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Unformatted text preview: Chapter 8 — Conﬁdence Interval Estimation Example 6: Vocabulary Practice
For each of the following, identify the sample, the estimator (statistic), population, and parameter involved.
a) Of 20 fish randomly taken from a local lake, 4 were found to be poisoned. sample I 20 €r‘5k populaiﬁ‘onl all #lﬁhr‘n facet! [aka ﬁ'é‘t'é i‘a'l'il‘c. ‘ ’8 = o . 2. mecm'ld id ‘. +feie om know/l papa/419M?)
Poiboll r46: poison reuse ). ,0
b) The average temperature of 15 randomly selected doctors at a local hospital was 99.8.}
5am‘OlC ‘. 1F; aloc+or5 Pqulqtl‘on: a,” avalvrs 45/064 hospi¥4/ ﬂair/.651. Y 7: q‘l % Parame'éey‘ 1 if”? unknown PoPuL‘z’b'l ‘ eves temp . Na temp ) A.
c) In a poll of 100 students at a large university, it was found that 55 of the students polled were in favor of having a reading day before the first day of final exams.
sample ‘ [up binden‘bs P0P“ la‘ér‘m I 4:” sing/«$5 af'ﬂrv‘s u""v€rﬁl47 é'éa'lr'j'llil‘C‘, [3 > 056 Parana(ref: ﬁrm: “"knm’l papa/4151294
,ppromlm‘éc mppmw‘) r4 62‘ P, d) Thirty “1 liter” bottles of Pepsi were randomly sampled from a shipment at the
distribution center. The average was found to be .98 liters.
squle ’. 30 ”llfiter'” POPMIQ'EFOKV, nil ”//.‘6er"bo‘H'lar o‘p Pepsi battle 6  Prom Hwé 54k :‘pmcnL afﬁni—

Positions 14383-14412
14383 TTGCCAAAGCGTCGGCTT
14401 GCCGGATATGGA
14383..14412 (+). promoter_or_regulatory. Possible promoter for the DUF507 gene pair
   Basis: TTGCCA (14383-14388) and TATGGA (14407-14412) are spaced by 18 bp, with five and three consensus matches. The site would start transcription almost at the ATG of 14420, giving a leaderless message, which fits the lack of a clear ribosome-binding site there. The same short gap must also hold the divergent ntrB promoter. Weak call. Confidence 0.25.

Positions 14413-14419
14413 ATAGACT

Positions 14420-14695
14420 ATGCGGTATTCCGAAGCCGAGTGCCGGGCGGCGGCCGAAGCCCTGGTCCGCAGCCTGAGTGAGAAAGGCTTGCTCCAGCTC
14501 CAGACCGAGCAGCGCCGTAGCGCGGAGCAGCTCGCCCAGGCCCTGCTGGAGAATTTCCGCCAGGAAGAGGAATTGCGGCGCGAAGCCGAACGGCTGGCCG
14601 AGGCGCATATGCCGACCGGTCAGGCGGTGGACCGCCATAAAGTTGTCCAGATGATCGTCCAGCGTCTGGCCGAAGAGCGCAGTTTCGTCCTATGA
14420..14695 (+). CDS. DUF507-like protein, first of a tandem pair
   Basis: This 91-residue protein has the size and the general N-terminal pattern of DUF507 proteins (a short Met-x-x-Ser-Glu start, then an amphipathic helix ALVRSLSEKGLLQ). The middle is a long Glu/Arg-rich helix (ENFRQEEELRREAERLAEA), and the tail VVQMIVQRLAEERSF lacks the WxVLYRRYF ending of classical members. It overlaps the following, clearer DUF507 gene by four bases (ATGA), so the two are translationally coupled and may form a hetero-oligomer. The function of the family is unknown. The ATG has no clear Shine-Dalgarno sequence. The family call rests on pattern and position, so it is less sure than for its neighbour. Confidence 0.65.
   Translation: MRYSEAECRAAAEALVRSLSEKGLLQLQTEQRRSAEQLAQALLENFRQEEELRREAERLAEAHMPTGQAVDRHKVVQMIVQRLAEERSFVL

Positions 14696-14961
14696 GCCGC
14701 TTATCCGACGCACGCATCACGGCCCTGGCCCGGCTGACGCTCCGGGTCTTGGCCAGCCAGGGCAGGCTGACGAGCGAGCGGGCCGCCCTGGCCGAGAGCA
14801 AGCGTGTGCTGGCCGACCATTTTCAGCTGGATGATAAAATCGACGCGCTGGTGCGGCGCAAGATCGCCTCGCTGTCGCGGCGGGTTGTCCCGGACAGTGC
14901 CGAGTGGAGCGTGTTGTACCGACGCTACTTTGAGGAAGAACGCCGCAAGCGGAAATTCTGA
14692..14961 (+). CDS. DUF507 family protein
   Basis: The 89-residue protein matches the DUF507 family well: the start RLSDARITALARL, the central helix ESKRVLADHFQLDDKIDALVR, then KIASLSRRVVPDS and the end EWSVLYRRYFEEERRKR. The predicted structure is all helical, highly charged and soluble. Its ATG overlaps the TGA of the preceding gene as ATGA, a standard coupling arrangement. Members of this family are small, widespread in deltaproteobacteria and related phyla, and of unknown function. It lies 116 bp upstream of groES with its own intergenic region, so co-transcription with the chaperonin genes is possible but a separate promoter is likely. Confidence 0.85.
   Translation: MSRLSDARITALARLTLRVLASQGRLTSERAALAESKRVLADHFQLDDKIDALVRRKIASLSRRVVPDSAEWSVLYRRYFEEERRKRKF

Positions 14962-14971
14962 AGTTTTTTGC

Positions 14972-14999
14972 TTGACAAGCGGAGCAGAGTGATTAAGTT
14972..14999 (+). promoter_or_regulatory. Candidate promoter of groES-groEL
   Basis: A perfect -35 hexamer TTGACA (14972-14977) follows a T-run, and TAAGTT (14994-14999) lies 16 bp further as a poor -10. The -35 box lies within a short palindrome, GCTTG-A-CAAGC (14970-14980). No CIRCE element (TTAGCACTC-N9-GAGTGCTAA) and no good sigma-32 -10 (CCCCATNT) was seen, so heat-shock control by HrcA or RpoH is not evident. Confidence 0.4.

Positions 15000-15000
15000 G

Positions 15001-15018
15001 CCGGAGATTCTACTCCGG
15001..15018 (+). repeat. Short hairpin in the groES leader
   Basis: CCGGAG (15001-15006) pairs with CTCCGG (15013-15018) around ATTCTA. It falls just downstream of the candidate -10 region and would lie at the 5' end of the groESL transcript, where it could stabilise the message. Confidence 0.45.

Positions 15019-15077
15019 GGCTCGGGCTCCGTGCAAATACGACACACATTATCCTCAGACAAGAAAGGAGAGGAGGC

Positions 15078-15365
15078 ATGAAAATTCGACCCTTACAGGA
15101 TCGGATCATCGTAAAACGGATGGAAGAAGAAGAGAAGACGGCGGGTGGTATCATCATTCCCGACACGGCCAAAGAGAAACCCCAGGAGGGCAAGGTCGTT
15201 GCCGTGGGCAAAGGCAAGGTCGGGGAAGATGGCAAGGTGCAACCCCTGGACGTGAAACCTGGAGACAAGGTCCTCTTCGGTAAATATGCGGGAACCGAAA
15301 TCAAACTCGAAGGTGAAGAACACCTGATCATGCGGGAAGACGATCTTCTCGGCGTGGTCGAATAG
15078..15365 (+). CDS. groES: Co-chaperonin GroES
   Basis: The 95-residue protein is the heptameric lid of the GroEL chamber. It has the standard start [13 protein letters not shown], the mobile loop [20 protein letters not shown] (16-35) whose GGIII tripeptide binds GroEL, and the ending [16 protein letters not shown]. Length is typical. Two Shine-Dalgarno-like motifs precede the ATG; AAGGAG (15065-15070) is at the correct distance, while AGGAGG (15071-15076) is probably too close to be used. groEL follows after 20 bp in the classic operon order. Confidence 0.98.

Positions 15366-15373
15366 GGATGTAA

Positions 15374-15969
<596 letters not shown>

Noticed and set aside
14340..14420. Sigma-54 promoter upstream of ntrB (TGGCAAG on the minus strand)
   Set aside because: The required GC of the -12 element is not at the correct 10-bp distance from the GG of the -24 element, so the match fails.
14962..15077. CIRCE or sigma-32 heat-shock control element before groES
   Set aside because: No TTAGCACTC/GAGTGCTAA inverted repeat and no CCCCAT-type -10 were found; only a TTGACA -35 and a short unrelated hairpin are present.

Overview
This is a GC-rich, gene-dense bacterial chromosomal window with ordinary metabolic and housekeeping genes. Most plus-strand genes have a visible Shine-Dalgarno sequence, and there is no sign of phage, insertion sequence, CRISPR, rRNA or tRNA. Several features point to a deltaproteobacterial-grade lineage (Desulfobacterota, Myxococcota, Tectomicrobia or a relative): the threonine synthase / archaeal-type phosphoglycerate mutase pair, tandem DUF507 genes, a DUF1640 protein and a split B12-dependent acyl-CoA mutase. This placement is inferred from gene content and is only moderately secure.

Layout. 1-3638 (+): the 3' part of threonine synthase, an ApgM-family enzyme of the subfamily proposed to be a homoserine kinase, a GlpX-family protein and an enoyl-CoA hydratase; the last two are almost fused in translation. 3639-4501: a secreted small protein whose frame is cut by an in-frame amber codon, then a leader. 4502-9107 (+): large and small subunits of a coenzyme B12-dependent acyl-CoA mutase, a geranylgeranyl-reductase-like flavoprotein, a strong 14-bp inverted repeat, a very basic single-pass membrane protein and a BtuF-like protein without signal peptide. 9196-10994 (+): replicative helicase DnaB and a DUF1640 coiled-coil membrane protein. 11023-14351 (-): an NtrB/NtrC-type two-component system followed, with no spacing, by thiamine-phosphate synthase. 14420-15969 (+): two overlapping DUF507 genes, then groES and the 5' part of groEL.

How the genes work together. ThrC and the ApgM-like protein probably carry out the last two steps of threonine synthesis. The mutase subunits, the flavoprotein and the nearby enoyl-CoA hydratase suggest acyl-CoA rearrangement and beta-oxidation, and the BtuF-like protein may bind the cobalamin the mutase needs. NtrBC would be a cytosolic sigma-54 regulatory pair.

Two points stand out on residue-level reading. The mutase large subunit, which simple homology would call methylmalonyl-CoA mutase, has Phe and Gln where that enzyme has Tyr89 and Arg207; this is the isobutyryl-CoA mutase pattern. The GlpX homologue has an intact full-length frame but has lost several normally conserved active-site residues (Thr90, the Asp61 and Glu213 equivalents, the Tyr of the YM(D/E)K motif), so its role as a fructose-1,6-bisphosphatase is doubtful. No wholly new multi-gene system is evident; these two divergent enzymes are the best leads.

di‘dﬁ earlier. ' 6194 $3521 7( c 048 new ParaMetrrz {rue ml known FOP‘A'f‘ "an
Example 7: Survey on“). volume ) M.
A poll of 18 randomly sampled people at a grocery store was taken to rate the preference for a new cleaning product intended for use in kitchens. The results
(1 = awful to 5 = wonderful) were as follows: 4 3 4
3 4 4 4501 5 2 3 1 . 4
4 2 5 4 3 a) What is the mean preference score of the 18 people in the poll?
3? 1' 3 .' '5
b) What is the range of preference scores in the poll? 5 .— 1 : Ll  c) 'What is the sample SD? d) What parameter‘coLIld the' mean preference score of the poll estimate? 'ﬂx. 'Hm Mean prevﬂere‘nce' Score aids”
Casiorder: emf “2514’s sﬁrc (whaml‘ hfuse,
e) What parameter could the sample SD estimate? {—14.3 [OpOC/q'cqzc) 61‘ {he populqi‘l‘dn 5D 07: {Jam .
Pfe‘ieef‘cnc; ﬁussf‘c 5 o‘FCYCPyDYlC ﬂ‘éi—A13
ﬁﬁre WAD mfgA19 use fA‘SIOfoc/Hclﬁ, ii Chapter 8 — Conﬁdence Interval Estimation 8.2 The LargeSample Distributions of X and ,5 The following central limit theorem tells us that even if the population distribution is not normal, the theoretical probability distribution of X will stillrbe approximately normal if
the sample siZe n is large enough. The Central Limit Theorem (CLT) for X (with replacement) Suppose that we draw n times at random with replacement from a box of numbered
balls. Assume either that the distribution of the numbers inthe box is approximately
normal orxthat the nUmber of draws is reasonably large. Then the theoretical probability histogram for the sample'm‘ean X will approximately follOw a normal curve
with mean ' ' #7=E(X):Iubox and standard deviation. _
07=$D(X)=ab0X/x/F. ' i In particular, 7 is likely to be around pm give or take ohm/J}?— or so. Note: The larger n is, the closer X is to being normal. If the distribution of the numbers in the box is not too skewed and does not have extreme values, a good rule of
thumb for “reasonably large” is n 2 20. Example 8: Casino Dice _ .
Imagine we toss a fair casino die‘and let X denote the average of the score on n tosses of the fair die. Why can we use CLT to approximate P(3.3 S X s 3.7)? Find
mm and Ubox and then use the CLT to approximate the probability for the following values of n. Bquuse {Jug 3"‘2314419‘6‘4 (‘5 71146 (Jani‘l’lj n. 190165
a—branoiom w/ re plenum/lent prom the box El 23: 'l 5 4:]